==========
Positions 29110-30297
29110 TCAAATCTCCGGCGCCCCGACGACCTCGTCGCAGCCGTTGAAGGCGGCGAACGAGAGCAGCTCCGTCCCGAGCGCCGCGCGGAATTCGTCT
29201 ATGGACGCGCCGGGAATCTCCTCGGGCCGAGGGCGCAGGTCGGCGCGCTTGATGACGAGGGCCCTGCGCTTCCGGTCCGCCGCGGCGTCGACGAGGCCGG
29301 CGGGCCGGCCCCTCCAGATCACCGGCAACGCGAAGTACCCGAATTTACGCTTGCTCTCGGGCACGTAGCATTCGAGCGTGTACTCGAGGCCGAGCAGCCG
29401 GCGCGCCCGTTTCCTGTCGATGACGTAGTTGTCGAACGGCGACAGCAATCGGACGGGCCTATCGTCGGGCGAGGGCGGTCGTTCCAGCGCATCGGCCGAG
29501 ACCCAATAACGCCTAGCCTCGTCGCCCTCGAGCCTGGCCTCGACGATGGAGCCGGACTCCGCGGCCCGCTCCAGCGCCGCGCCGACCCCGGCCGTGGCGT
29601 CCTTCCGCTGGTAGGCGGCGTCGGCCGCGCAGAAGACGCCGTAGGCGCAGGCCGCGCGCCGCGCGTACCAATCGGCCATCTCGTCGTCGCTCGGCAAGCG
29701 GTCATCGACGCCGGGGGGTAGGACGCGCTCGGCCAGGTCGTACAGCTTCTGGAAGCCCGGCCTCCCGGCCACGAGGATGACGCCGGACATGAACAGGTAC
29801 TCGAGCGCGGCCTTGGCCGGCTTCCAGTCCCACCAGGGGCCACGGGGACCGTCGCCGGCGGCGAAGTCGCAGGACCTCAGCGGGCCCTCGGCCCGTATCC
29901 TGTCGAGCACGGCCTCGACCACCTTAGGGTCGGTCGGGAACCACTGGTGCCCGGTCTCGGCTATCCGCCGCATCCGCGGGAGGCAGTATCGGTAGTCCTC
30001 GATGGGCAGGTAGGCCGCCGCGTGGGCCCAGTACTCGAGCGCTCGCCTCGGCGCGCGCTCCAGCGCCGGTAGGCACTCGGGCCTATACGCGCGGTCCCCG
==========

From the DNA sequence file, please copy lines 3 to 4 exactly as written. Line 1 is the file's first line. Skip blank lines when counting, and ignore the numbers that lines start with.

29201 ATGGACGCGCCGGGAATCTCCTCGGGCCGAGGGCGCAGGTCGGCGCGCTTGATGACGAGGGCCCTGCGCTTCCGGTCCGCCGCGGCGTCGACGAGGCCGG
29301 CGGGCCGGCCCCTCCAGATCACCGGCAACGCGAAGTACCCGAATTTACGCTTGCTCTCGGGCACGTAGCATTCGAGCGTGTACTCGAGGCCGAGCAGCCG